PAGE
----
I’ll post more details when Riley’s unveils the full roster of entertainment.

In the meantime, I’ll hope to see you at 215 East Main Street in Carnegie for the best two-day St. Pat’s bash ever. It’s gonna rock! Sláinte!


  • The Connolly-Davis Band with Pace Petrella, Lawrence Connolly, Duane Davis.
  • The Wild Geese Band performs under Riley’s Big Tent on St. Patrick’s Day, 2018.

A Bumper Crop of Short Films

January 15th, 2019

Shorts used to be this artsy thing. But now there really is this explosion in filmmaking. With all this new technology, shorts films have a lot more interest among regular people, because so many people are making them and putting them on the web. Suddenly, we’re not explaining short films to people. Everybody’s seen one.IndieWire

Back in the 1980s, HBO and Cinemax would play short films between their features. HBO referred to theirs collectively as “Short Takes.” I don’t recall what (if anything) Cinemax called theirs, but for a while, it seemed cable TV was poised to deliver a short-film renaissance.

It didn’t happen. Not then. But now – with an ever-increasing number of festivals and websites delivering quality shorts, the only challenge is finding the time to seek out the best. To that end, I have a few recommendations — some playing at festivals, others streaming on multiple platforms.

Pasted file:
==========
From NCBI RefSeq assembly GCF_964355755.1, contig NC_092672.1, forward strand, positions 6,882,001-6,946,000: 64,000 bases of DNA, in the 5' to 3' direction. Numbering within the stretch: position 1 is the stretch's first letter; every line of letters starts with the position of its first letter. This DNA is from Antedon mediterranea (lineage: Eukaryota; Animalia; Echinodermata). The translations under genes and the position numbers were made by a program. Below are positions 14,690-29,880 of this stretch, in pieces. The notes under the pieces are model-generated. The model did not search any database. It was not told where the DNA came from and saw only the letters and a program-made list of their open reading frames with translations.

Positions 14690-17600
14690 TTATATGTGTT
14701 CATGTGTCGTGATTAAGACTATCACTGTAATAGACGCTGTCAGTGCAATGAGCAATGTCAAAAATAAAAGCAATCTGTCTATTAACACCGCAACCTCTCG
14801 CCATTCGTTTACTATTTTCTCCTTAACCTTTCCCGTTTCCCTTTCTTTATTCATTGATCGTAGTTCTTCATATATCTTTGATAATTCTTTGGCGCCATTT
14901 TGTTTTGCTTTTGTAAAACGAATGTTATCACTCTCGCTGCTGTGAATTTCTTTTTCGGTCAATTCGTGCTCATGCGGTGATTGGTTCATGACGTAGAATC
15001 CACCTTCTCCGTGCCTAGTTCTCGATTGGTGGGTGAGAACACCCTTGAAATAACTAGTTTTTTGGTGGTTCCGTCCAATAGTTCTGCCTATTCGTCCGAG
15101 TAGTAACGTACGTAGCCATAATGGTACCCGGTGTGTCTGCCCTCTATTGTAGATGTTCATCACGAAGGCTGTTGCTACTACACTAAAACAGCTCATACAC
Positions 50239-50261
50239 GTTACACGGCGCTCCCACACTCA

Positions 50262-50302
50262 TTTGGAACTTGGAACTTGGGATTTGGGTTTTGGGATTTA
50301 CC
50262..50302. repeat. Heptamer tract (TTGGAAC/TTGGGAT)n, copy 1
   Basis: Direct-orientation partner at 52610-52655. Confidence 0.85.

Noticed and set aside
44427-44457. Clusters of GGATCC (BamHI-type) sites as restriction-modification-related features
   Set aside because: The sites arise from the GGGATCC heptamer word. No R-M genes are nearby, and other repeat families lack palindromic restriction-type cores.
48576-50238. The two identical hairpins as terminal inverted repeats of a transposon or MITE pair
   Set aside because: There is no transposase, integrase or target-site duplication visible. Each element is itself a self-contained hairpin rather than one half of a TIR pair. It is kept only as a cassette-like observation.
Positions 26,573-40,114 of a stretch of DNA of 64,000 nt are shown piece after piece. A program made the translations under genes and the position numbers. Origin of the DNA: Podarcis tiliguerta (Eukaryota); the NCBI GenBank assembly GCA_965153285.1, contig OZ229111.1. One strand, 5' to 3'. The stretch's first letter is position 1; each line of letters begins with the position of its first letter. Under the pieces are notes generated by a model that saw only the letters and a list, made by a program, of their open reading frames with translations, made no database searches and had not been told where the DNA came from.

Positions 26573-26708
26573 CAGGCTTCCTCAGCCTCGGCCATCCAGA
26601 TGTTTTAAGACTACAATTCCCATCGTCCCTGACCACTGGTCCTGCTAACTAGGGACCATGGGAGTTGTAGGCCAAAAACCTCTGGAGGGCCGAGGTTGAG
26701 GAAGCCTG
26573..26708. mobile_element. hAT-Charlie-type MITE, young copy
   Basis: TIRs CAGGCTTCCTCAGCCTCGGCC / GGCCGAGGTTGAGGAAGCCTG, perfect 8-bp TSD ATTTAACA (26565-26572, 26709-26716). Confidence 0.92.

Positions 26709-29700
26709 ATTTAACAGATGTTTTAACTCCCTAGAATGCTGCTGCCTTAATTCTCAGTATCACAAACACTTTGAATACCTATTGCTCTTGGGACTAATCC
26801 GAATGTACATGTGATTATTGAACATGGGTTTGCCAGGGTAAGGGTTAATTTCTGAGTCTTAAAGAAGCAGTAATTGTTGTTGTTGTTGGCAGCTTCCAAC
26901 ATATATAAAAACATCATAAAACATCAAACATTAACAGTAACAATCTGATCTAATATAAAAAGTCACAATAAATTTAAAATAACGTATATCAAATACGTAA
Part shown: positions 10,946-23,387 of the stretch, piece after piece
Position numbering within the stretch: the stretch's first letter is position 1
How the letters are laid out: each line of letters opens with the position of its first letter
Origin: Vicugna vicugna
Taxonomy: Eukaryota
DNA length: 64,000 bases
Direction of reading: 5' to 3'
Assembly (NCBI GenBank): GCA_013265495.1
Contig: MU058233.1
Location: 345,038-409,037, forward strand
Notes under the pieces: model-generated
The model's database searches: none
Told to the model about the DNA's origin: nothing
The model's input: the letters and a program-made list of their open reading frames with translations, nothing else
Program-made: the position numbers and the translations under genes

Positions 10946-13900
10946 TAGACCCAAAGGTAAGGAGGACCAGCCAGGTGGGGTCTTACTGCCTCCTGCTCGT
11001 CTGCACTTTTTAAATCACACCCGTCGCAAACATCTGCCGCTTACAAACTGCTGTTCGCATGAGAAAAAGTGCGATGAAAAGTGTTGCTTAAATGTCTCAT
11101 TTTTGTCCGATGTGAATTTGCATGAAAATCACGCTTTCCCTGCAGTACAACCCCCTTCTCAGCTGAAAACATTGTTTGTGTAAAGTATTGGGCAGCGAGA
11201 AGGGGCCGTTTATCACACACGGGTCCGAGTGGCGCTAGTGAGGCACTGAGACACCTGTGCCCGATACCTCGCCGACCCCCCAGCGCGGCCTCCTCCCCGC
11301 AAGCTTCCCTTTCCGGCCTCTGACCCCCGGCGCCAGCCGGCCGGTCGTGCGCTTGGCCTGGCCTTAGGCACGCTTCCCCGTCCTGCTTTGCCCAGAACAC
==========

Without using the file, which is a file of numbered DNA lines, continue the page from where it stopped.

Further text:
The first is “The Whistler,” a beautifully shot film that demonstrates how the threat of violence and the intimation of unseen horrors can be as chilling – indeed more chilling – than graphic mayhem and CGI monsters.

The film opens with some standard horror tropes: a babysitter left in charge of a precocious tween and a sense of someone or something lurking in the darkness outside. But from there it veers into a weirdly surreal dreamscape that benefits nicely from exquisite low-light cinematography by Naim Sutherland and a moody score by Emmit Lee Stang. Written and directed by Jennifer Nicole Stang, the film had a terrific run on the festival circuit, winning over a dozen “best” awards, including Best Short at the New York City Horror Film Festival.